One of the cool things about the store is that when you walk in there are three levels of suits. We make a statement: We are in the suit business. We always have been in the suit business, we believe in suits and we think that’s where it’s going and we think we’re really good at it. We think that if a man in New York wants to buy a suit that this is the place that he should come. We have reasonable prices, a great selection and we can fit a traditional guy from a Hickey Freeman guy to a Mr. Brown guy. As far as our sales, it is 65% tailored clothing, which is unusual.

"We make a statement: We are in the suit business."
"We make a statement: We are in the suit business."

What are your younger, hipper customers looking for today?
My theory on the way men dress these days is that all these guys who are 25 saw their dads switch from suits to crumpled khakis and blue button-down shirts and I think that turns them off now. So dressing up is cool. You see it on so many levels. The influencers are dressing up.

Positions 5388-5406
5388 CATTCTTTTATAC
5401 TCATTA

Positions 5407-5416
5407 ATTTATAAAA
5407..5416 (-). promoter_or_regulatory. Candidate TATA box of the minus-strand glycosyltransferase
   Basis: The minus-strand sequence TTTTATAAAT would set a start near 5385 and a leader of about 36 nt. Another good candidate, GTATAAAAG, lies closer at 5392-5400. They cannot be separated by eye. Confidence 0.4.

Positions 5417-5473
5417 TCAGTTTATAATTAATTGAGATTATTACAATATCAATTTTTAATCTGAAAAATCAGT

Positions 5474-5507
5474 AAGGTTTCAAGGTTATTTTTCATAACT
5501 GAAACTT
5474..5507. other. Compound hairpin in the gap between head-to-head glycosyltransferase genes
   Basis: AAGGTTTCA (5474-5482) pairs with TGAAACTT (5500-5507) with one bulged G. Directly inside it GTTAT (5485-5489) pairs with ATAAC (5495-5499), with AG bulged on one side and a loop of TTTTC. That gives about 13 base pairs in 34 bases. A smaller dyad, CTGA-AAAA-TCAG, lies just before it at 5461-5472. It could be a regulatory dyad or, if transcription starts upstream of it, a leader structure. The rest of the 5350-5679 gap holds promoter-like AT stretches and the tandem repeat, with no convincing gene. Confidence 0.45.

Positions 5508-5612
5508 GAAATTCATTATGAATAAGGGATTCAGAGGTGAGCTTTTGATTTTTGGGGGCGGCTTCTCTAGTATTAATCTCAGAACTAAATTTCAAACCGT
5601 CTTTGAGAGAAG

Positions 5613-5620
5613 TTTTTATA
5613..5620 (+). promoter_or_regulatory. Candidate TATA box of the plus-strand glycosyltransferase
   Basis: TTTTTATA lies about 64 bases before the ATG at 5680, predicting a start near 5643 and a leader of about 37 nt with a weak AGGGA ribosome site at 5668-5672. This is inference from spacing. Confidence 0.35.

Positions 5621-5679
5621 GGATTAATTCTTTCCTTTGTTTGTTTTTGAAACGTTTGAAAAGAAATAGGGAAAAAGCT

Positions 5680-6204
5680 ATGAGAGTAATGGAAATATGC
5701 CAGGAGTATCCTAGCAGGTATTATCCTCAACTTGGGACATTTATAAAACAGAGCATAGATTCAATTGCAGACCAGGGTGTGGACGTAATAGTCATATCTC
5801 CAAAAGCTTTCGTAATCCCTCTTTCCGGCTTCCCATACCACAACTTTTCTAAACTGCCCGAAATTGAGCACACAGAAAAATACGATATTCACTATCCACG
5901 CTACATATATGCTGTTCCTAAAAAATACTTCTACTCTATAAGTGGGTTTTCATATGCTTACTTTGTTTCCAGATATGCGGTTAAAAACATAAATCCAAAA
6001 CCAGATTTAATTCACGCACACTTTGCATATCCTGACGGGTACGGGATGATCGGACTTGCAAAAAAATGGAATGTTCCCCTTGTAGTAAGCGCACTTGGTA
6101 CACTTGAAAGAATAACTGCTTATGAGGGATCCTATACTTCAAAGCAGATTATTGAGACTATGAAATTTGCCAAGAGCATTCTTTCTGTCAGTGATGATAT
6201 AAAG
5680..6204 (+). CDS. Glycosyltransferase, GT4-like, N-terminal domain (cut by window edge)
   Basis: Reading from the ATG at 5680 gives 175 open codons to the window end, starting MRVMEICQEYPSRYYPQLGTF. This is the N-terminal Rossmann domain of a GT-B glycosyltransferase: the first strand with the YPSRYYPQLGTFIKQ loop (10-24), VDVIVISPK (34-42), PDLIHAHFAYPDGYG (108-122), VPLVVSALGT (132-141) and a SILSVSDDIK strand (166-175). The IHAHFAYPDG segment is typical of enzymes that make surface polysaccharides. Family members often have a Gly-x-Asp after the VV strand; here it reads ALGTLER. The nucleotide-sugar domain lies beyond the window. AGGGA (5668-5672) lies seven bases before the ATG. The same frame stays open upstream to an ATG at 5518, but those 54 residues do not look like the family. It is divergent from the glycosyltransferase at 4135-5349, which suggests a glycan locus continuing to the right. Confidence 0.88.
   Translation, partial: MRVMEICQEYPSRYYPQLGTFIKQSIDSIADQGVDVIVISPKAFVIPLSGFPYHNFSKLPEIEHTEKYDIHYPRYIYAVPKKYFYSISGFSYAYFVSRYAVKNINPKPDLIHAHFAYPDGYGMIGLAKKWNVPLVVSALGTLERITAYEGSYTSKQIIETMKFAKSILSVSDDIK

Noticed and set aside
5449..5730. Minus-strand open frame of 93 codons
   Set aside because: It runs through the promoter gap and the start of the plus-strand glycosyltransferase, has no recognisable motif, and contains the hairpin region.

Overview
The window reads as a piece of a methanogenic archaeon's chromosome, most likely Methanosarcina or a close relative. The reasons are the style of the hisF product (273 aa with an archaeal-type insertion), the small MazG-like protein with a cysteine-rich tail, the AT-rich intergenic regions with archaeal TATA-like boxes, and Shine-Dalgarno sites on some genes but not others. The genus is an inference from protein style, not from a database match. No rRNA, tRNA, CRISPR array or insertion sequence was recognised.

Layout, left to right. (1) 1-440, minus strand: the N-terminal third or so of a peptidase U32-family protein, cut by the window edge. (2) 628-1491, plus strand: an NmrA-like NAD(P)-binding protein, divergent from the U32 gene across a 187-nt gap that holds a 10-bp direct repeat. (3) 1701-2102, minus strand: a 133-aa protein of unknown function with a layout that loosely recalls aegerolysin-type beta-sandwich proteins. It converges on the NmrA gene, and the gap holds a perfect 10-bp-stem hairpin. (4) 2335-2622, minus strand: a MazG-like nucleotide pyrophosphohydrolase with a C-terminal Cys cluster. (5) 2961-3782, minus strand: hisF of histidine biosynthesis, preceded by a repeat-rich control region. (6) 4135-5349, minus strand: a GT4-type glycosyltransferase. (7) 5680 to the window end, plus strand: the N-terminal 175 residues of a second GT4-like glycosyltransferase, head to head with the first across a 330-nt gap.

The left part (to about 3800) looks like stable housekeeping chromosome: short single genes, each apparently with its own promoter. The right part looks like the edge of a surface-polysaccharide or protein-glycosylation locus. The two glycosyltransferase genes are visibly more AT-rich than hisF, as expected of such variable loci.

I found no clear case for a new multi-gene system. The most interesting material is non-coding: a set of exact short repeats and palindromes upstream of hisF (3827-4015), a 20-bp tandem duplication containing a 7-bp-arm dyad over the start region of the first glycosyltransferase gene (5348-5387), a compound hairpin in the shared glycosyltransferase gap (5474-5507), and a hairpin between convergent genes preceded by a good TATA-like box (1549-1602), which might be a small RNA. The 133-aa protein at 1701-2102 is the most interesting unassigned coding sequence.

Where do you find new brands and merchandise?
We are known as the people that are just all over the trade shows. I am the guy who goes to Vegas and literally walks for four days.

What is the biggest challenge of being an independent retailer today, especially in New York City?
You are competing with every one of your suppliers that has a store. But we think that we can do a better job of editing it. If you walk into somebody’s store you have all their stuff. I think in most cases there is 20% good and 80% that maybe you don’t want. Our job is to find the 20% and put it here so that a man’s shopping experience is efficient and rewarding. Guys in New York are all about efficiency. They want to get in and get out!

Rothmans, 222 Park Avenue South, New York, NY 10003, USA, +1 212 777 7400
Rothmans, 222 Park Avenue South, New York, NY 10003, USA, +1 212 777 7400